How Do I Propagate Starburst Clerodendrum From Cuttings?

“I just got six starburst Clerodendrum cuttings, what is the best way to propagate the Clerodendrum From cuttings? I am currently using Distilled Water and Hydrogen Peroxide?” Question from Lizzy of Ocala, Florida

Answer: From what I have read, it is easy to root Clerodendrum from cuttings I’ve rooted hundreds of cuttings but never those of starburst (Clerodendrum quadriloculare), thankfully it appears to be an easy-to-root plant. From what I have read, there are two basic methods for propagating it from cuttings. Regardless of the method, always start with fresh tip-cuttings that are approximately 12-inches long. Tip cuttings are taken from the youngest, freshest new growth.

It sounds like you are doing the right thing because these cuttings can root well in water. I would choose fresh spring water over distilled water, which lacks electrolytes. The addition of a couple of drops of hydrogen peroxide helps to keep bacteria and fungi from invading. Once your cuttings begin to establish roots, pot them up in quality soil, such as Black Gold Garden Soil, which has added fertilizer to feed plants for up to 6 months.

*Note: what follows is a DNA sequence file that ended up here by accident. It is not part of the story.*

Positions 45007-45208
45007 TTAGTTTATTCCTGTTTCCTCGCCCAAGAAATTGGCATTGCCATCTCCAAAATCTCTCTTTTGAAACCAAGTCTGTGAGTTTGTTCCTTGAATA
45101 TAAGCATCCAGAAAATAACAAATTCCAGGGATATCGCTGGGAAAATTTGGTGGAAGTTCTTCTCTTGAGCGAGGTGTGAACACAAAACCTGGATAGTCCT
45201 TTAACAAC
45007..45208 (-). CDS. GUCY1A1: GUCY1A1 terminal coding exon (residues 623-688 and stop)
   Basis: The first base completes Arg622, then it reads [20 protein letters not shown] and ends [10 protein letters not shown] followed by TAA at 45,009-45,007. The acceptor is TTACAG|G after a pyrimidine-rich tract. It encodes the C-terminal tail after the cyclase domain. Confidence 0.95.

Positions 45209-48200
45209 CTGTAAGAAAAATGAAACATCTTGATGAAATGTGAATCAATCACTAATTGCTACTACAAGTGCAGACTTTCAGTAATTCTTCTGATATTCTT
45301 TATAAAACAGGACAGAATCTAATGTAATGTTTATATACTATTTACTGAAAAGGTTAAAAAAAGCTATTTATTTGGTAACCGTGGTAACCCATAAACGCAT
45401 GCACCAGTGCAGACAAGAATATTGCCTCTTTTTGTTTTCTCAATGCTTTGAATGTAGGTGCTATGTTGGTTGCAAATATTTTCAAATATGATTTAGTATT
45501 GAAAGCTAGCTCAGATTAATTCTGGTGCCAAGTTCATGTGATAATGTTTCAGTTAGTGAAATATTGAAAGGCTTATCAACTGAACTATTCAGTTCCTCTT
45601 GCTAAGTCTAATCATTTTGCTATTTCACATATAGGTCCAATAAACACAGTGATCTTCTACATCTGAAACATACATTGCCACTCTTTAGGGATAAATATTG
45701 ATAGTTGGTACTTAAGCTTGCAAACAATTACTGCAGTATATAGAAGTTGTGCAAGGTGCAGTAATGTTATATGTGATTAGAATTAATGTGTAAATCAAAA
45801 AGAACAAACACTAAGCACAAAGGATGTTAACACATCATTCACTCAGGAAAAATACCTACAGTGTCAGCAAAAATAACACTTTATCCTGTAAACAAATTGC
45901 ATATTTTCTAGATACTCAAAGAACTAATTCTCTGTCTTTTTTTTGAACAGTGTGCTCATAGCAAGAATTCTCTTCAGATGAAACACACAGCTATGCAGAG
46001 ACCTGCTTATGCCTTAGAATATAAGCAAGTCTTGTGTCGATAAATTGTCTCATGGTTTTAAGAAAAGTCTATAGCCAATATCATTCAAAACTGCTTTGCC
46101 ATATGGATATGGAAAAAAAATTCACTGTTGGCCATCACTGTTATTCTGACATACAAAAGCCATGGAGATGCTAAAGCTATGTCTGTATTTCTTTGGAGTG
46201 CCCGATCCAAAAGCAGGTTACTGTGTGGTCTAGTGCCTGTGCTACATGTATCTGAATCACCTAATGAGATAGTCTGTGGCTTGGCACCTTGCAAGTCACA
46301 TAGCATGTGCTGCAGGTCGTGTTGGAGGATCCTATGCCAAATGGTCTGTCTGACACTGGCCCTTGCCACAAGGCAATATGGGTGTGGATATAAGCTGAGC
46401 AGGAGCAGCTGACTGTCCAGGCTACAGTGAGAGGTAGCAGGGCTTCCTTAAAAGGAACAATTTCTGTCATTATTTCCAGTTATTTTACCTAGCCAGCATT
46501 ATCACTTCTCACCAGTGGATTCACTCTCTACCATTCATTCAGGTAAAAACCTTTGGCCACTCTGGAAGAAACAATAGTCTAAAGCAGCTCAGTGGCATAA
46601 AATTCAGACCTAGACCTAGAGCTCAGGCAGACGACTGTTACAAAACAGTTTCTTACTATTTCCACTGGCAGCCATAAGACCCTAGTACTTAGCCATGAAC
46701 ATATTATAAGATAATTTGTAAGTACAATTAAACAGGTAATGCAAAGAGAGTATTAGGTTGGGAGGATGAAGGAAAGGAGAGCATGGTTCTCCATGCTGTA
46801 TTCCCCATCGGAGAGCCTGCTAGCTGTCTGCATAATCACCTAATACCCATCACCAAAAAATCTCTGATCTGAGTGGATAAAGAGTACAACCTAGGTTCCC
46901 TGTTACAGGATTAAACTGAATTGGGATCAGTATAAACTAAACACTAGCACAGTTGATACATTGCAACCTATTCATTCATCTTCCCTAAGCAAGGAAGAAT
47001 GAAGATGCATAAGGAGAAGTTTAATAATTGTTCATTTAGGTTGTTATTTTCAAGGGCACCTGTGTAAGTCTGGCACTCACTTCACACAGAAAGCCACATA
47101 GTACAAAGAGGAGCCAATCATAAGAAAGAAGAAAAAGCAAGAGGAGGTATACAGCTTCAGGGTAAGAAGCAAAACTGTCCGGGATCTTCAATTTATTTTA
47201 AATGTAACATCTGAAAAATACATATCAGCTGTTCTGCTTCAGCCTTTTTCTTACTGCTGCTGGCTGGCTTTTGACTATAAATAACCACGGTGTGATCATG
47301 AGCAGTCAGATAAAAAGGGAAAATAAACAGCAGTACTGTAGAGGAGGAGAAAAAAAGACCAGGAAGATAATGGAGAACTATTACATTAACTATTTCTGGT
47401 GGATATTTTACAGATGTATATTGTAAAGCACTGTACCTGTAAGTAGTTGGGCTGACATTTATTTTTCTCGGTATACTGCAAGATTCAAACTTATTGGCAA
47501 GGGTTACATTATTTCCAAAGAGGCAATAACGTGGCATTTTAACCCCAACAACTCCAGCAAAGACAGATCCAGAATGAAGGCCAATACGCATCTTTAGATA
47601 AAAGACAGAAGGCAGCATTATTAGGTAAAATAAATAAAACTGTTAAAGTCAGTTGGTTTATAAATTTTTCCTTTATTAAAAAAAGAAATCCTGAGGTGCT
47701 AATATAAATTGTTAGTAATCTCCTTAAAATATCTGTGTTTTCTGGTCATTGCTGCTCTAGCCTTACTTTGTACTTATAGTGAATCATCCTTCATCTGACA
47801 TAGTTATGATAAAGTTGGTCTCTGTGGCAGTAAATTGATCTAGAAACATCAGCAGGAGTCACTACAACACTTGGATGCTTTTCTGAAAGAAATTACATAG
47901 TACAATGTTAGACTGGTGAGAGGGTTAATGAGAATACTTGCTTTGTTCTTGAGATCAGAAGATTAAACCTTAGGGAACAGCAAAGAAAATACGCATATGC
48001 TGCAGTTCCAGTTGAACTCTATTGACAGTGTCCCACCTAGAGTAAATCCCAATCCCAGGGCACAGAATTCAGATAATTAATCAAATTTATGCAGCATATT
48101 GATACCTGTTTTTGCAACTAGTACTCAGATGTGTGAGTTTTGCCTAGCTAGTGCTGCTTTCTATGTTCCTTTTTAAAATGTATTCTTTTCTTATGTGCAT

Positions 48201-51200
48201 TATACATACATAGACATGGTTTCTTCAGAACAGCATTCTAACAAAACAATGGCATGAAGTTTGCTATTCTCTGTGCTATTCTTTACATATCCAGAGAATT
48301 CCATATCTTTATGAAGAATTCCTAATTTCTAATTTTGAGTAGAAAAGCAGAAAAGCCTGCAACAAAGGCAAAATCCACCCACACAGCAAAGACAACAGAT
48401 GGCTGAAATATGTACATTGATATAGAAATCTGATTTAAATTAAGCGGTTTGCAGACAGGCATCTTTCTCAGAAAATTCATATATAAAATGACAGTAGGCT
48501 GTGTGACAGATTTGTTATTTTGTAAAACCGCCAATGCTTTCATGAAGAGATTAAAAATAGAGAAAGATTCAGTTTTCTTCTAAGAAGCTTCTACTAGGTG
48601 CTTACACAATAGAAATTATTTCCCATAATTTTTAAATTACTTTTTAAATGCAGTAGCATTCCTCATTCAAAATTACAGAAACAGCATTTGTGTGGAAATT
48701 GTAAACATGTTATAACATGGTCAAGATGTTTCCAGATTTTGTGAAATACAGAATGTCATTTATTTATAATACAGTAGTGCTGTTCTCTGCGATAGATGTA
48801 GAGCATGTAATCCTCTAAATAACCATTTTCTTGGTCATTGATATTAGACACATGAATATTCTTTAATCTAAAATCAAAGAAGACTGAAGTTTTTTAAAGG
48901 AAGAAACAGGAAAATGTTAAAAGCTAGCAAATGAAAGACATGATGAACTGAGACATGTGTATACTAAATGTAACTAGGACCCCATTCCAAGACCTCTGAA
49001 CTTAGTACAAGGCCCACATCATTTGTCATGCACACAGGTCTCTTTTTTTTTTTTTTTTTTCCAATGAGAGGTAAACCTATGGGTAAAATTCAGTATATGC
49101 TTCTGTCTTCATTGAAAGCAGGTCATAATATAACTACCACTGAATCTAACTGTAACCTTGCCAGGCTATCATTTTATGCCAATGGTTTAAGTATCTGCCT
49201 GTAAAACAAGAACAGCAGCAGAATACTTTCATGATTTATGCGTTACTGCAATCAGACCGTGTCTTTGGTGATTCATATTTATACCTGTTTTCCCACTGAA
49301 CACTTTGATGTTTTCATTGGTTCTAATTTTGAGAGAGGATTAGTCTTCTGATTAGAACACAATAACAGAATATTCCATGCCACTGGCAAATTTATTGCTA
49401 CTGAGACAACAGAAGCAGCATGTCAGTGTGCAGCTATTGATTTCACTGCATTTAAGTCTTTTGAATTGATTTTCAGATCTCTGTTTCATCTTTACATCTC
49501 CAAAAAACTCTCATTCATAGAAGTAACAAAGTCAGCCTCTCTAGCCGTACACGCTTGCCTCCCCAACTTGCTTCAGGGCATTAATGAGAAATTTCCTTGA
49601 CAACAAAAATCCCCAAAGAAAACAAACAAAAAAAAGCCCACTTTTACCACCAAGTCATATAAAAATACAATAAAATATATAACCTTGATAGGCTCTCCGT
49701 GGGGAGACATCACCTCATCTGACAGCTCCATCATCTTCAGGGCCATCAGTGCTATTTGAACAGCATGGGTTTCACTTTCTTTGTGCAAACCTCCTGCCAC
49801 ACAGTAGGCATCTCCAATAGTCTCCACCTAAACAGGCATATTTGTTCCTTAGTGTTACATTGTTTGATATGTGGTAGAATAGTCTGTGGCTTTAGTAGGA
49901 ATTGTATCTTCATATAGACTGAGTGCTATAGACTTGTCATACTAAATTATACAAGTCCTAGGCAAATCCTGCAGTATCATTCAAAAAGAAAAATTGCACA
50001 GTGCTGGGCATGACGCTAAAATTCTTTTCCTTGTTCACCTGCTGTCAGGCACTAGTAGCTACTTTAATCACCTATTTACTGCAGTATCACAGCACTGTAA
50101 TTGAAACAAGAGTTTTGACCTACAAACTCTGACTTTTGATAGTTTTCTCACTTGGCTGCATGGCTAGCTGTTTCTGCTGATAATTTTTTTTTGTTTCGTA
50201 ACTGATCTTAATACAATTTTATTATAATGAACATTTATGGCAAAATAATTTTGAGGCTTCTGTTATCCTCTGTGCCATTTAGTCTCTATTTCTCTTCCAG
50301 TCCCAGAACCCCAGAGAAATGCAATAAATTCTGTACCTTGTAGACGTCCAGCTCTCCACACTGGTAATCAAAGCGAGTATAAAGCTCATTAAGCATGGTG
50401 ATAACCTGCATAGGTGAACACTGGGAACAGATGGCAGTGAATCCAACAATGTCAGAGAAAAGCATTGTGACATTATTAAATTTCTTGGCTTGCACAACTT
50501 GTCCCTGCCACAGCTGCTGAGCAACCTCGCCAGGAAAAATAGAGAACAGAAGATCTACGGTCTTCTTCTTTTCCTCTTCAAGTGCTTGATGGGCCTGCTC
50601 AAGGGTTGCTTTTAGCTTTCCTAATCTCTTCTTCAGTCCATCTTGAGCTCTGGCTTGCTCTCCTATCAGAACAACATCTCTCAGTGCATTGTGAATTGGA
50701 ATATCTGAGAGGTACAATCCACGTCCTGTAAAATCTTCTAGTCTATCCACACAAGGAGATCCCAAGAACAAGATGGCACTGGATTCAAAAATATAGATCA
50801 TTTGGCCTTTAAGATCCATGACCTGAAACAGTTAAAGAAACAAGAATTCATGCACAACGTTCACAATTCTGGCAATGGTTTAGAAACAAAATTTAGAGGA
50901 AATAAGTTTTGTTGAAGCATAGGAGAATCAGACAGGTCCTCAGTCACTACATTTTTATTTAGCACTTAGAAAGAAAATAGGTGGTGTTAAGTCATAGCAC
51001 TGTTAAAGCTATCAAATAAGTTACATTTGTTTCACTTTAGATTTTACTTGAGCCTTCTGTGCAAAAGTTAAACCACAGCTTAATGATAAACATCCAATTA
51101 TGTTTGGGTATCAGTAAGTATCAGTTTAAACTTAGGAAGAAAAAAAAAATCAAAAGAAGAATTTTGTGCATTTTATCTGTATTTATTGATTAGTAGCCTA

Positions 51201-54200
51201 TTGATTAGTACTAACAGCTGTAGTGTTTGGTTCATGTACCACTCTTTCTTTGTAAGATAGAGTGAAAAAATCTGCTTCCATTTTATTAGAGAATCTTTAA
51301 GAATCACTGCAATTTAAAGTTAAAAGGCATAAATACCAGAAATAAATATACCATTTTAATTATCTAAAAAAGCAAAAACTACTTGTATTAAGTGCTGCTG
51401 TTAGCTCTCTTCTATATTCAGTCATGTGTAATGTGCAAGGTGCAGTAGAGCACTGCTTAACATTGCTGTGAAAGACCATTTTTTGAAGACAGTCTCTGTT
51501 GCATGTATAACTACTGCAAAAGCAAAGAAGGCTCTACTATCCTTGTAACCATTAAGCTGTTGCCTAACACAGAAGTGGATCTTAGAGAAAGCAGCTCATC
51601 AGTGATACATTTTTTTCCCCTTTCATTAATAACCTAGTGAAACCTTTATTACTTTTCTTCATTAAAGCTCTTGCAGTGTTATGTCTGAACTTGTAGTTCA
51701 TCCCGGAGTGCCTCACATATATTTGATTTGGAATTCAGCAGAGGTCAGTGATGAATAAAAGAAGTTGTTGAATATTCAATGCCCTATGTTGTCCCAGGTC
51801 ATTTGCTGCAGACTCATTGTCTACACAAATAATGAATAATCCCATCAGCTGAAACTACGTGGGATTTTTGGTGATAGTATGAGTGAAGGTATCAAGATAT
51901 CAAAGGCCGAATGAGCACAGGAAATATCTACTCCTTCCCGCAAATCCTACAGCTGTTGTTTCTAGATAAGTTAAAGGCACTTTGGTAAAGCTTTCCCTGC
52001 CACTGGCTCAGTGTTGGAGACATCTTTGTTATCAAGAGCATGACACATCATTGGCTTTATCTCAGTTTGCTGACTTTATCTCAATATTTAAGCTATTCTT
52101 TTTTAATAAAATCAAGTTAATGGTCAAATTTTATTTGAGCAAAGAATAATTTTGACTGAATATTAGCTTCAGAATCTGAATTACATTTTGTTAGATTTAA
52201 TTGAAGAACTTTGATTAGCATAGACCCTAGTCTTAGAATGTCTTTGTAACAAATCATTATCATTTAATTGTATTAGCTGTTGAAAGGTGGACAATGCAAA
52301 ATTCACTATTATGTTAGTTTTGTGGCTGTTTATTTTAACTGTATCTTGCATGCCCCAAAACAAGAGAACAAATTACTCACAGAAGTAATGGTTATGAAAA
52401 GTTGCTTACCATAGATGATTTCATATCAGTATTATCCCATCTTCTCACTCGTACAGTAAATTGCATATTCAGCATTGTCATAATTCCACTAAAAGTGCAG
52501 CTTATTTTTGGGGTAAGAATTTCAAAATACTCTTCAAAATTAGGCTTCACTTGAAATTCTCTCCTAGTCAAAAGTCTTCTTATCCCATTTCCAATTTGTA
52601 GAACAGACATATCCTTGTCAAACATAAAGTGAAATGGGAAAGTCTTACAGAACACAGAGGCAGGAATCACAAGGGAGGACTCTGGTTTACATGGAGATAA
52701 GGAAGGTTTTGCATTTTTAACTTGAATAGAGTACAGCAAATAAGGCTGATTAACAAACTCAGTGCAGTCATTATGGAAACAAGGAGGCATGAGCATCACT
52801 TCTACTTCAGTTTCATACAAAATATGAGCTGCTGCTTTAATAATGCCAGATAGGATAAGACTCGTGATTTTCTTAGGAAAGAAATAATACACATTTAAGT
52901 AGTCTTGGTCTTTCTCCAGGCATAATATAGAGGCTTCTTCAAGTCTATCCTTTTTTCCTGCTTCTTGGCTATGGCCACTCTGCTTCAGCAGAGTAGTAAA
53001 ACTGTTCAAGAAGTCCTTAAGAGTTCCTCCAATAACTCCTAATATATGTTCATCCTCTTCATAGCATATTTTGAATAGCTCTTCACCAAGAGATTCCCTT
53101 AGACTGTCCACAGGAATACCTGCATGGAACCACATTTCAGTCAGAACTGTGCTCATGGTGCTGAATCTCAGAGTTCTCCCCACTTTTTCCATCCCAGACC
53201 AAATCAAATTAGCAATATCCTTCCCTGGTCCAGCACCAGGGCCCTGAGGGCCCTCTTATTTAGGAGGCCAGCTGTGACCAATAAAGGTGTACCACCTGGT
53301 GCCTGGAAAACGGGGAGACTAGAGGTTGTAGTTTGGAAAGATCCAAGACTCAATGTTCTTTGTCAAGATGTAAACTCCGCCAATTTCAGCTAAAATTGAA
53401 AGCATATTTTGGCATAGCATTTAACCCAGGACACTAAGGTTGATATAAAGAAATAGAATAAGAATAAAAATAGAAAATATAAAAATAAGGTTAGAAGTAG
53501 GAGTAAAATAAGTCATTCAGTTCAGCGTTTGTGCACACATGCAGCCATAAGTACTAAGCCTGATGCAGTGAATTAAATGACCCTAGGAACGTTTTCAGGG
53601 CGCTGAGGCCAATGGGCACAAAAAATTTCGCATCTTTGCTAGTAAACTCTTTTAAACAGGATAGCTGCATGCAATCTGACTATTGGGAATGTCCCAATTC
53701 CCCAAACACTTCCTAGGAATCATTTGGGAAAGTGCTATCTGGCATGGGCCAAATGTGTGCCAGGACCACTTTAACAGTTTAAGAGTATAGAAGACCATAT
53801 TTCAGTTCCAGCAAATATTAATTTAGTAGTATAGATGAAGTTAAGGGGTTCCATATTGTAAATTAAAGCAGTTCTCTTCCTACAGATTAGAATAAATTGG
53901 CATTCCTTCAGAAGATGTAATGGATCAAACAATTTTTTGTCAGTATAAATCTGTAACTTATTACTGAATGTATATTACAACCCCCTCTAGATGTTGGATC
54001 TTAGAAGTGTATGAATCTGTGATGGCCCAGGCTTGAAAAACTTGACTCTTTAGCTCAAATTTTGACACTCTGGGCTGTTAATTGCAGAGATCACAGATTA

Another method is to simply dip the fresh tip cuttings in rooting hormone, stick them in pots of quality mix, and keep it moist until the cuttings root. Rooting can take several weeks.

In-ground starburst plants also naturally sucker and layer. The suckers or rooted stems can be dug up and replanted as well.

When you plant these in your garden, keep them well-pruned because they can become quite aggressive and invasive if given the opportunity. (Click here to read more about this sub-tropical to tropical shrub.)

Happy gardening,

Jessie Keith

Black Gold


Plants are the lens Jessie views the world through because they’re all-sustaining. (“They feed, clothe, house and heal us. They produce the air we breathe and even make us smell pretty.”) She’s a garden writer and photographer with degrees in both horticulture and plant biology from Purdue and Michigan State Universities. Her degrees were bolstered by internships at Longwood Gardens and the American Horticultural Society. She has since worked for many horticultural institutions and companies and now manages communications for Sun Gro Horticulture, the parent company of Black Gold. Her joy is sharing all things green and lovely with her two daughters.

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